Attorney General Eric Holder yesterday invoked the state secrets privilege in connection with a case titled Shubert, et al. v. Barack Obama, et al.. The Shubert case is pending in federal district court in San Francisco. Assuming the court agrees with the Obama administration’s position, the case will be dismissed on the ground that it cannot proceed without a danger that vitally important national security secrets will be revealed.
Many commentators have noted that this is one more instance where the Obama administration, now that it is in possession of the facts and charged with responsibility for the nation’s security, has acted in full concert with much-reviled policies of the Bush administration. That’s a valid point, and Holder’s press release on the subject, which you can read here, is almost humorous in its labored attempt to create the impression that use of the state secrets privilege by the Obama administration is somehow different from the identical use of the identical privilege by the previous administration. Holder even invokes “transparency,” which seems ludicrous in light of the broader record of the Obama administration and the nature of the privilege itself. Actually, the Obama administration’s motion to dismiss based on the state secrets privilege is a renewal of a motion the Bush administration originally brought in 2007.
But the administration’s decision merits a closer look because of the nature of the Shubert case. In that action, the plaintiffs, purporting to represent a class of aggrieved parties, allege that “the Bush administration engaged in wholesale dragnet surveillance of ordinary Americans in which they were unjustly caught because they regularly made phone calls and sent emails to individuals outside the U.S…..” Plaintiffs are referring to the National Security Agency’s Terrorist Surveillance Program, which became a flash point for the Left’s attacks on the Bush administration after its existence was leaked to the New York Times.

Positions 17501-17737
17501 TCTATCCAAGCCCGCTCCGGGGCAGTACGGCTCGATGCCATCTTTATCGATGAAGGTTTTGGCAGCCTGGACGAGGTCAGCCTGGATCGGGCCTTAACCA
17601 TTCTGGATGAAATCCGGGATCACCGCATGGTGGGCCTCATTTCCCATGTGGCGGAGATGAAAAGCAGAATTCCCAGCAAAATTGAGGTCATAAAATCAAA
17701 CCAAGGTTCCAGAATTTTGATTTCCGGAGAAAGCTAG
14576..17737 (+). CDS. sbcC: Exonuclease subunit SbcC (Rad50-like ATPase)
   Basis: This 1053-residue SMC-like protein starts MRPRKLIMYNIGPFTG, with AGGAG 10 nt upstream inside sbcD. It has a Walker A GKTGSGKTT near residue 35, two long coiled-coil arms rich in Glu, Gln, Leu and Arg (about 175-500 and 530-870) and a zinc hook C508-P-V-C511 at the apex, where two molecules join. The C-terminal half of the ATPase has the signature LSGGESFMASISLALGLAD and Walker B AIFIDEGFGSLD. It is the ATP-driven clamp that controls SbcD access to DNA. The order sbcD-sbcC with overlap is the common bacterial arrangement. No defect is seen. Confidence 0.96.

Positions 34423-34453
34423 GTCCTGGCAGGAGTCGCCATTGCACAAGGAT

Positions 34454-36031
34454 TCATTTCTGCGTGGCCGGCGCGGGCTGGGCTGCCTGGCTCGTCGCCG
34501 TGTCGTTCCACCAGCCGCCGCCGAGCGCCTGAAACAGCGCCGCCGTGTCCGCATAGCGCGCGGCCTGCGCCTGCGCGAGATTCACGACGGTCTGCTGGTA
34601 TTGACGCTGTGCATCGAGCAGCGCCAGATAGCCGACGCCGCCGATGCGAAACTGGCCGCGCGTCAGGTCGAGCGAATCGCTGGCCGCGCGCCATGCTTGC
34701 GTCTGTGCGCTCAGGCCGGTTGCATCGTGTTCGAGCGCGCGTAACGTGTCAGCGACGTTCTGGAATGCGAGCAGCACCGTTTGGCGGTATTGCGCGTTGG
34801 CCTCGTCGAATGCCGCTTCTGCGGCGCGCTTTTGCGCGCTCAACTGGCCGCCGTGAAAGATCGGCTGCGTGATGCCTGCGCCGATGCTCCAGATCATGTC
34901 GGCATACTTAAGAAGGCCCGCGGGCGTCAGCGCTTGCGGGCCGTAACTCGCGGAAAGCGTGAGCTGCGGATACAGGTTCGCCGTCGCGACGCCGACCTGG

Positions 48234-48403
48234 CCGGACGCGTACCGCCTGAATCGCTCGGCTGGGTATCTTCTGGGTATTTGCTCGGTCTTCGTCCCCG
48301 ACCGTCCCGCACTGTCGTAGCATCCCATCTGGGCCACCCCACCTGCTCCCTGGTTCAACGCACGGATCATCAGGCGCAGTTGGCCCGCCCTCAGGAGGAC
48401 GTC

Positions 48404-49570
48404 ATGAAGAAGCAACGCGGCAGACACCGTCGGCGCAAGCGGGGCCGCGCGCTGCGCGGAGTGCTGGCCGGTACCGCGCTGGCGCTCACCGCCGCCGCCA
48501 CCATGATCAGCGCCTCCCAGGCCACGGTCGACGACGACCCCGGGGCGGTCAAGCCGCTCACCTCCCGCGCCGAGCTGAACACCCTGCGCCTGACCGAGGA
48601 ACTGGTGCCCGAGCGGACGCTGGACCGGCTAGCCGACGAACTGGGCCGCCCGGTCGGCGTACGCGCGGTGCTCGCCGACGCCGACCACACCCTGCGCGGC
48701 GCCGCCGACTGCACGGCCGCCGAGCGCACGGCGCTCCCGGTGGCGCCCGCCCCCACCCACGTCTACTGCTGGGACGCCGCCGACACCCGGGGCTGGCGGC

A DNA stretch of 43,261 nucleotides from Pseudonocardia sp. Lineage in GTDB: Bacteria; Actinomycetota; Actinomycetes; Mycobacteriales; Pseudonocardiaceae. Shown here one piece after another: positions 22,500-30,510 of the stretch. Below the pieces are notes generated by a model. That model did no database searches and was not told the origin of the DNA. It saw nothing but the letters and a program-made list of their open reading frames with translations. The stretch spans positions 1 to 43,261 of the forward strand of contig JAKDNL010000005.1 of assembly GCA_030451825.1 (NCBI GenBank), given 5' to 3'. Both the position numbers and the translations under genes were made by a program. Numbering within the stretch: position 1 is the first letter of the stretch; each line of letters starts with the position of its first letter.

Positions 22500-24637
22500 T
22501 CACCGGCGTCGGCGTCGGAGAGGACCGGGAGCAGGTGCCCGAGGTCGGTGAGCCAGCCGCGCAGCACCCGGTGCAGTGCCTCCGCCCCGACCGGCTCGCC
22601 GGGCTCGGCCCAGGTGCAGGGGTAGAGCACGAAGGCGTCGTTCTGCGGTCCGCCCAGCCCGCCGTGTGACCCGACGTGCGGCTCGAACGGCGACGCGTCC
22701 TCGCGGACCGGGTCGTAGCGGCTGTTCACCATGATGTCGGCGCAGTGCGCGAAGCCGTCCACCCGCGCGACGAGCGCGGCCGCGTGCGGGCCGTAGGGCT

We and many others denounced that leak, and the Times’ decision to publish information about the Terrorist Surveillance Program, on the grounds that they were illegal and were dangerous to national security. Sadly, neither the leakers nor the Times reporters and editors who blew the program’s secrecy ever went to jail. On the contrary, Times reporters James Risen and Eric Lichtblau won a Pulitzer Prize for disclosing the existence and nature of the Terrorist Surveillance Program to our enemies.
In Shubert, the plaintiffs seek to recover damages for what they allege was illegal surveillance of them carried out under the NSA’s program. The Obama administration’s submission in support of its motion to dismiss the case makes clear that the Bush administration (and we, for that matter) were right all along about the importance of the program and the potential for injury to our national security posed by leaks about it. Here are some of the factual allegations in an affidavit submitted in support of the motion by Director of National Intelligence Dennis Blair. You can read the declaration in its entirety here:
3. …[I]t is my judgment that sensitive state secrets are so central to the subject matter of the litigation that any attempt to proceed in the case will substantially risk the disclosure of classified privileged national security information described herein and will therefore risk exceptionally grave damage to the national security of the United States. …